He said the fact that Nigeria is not a land locked country should be an area to be leveraged upon.A consultant to the association, Nwiabu Legborsi Nuka said the essence of the CET is to reduce cost, foster monetary policy and increase of trade between member states which ultimately meant increase of the GDP of its members, and hence, to better welfare.

His words, “ECOWAS has moved from a Free Trade Level to enter into the Custom Union level which is characterized with the Common External Tariff. This stage of economic Integration requires countries to abandon their individual tariff structure and adopt a common external tariff on trade with third countries”.

He said the knowledge that CET may be exposed to some risks has made some measures such as anti-dumping, anti-subsidy and countervailing, supplementary protection, safe guarding measures and others to be put in place. The grouse of the Nigerian senate however is that these measures are not achieving the desirables.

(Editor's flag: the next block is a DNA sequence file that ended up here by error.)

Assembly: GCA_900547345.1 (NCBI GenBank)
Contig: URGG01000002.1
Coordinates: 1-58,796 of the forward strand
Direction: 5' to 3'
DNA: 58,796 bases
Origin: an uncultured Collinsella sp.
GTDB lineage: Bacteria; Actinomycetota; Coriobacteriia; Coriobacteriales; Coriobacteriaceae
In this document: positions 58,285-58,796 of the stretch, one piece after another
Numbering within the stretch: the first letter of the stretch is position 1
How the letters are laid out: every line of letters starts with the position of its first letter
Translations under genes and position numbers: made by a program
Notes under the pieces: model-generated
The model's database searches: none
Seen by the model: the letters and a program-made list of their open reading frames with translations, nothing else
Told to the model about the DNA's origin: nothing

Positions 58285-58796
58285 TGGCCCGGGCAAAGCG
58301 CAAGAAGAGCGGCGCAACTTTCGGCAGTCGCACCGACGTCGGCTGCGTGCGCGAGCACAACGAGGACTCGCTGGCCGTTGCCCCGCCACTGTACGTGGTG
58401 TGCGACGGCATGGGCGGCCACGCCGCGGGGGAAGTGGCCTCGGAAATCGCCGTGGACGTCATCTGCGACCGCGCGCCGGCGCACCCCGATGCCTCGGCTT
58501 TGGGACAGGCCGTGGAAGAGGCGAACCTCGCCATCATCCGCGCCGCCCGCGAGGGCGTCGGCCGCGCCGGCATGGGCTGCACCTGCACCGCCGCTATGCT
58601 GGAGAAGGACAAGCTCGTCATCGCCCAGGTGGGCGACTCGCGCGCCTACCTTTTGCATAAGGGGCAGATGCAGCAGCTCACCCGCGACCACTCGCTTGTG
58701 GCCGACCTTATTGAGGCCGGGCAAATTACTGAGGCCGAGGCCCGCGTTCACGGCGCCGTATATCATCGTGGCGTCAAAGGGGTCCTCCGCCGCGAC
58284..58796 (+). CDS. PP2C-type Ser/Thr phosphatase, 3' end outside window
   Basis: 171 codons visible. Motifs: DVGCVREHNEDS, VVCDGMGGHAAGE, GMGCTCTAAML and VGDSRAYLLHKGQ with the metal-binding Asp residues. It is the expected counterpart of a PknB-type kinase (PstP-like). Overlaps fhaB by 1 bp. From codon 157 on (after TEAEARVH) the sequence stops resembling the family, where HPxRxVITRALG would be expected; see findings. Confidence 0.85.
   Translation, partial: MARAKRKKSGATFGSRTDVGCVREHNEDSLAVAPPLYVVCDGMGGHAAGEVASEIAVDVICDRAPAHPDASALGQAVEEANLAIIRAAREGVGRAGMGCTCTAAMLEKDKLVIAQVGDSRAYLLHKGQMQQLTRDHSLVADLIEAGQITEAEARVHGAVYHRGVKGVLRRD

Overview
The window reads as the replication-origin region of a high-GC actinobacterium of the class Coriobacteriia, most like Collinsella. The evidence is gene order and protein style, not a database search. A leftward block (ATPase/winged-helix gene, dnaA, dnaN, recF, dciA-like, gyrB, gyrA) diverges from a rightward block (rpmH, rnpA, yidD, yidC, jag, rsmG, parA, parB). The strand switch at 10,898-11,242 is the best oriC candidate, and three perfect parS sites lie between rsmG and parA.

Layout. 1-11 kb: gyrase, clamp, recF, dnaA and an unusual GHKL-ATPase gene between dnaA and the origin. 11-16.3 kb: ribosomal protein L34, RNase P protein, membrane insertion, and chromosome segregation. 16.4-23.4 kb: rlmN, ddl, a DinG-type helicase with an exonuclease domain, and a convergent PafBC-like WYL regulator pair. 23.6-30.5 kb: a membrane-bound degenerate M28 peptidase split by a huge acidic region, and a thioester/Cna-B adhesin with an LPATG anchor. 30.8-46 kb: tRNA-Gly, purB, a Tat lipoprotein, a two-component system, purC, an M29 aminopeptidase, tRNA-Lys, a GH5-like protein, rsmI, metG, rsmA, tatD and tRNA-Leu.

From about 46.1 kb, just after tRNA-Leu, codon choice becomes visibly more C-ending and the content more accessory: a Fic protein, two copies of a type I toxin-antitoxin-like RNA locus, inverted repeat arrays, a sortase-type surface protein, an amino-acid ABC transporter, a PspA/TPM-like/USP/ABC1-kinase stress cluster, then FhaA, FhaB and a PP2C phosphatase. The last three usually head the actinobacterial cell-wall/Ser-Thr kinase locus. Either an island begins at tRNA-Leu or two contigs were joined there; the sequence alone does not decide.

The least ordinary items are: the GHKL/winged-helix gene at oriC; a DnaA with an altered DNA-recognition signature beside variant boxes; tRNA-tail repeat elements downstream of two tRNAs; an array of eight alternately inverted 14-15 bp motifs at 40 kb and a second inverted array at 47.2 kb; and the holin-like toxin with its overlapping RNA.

Olusegun Adegun, who spoke on ETLS, the benefits, procedures and dispute settlement mechanism lamented that in spite of the numerous benefits accruing from the ETLS, the scheme has been marred by obvious lack of legal backing at the national level, hence the charging of full duties by custom authorities in disregard of the regional laws and policies.

“As it is now, ETLS does not provide any mechanism where traders in the region who have been molested or extorted could establish any redress just as it is in the EU. The ECOWAS Court of Justice is limited as matters of strict economic issues are outside its jurisdiction and individual citizens are often require to depend on their countries to espouse their rights before the Court in appropriate cases. This is unlike the case in the EU where the European Court of Justice is the referee between member states, Institutions and individuals in disputes relating to EU law.With the position of the Nigerian traders, suspension of the two ECOWAS protocols may mean a technical exit of Nigeria from the regional body.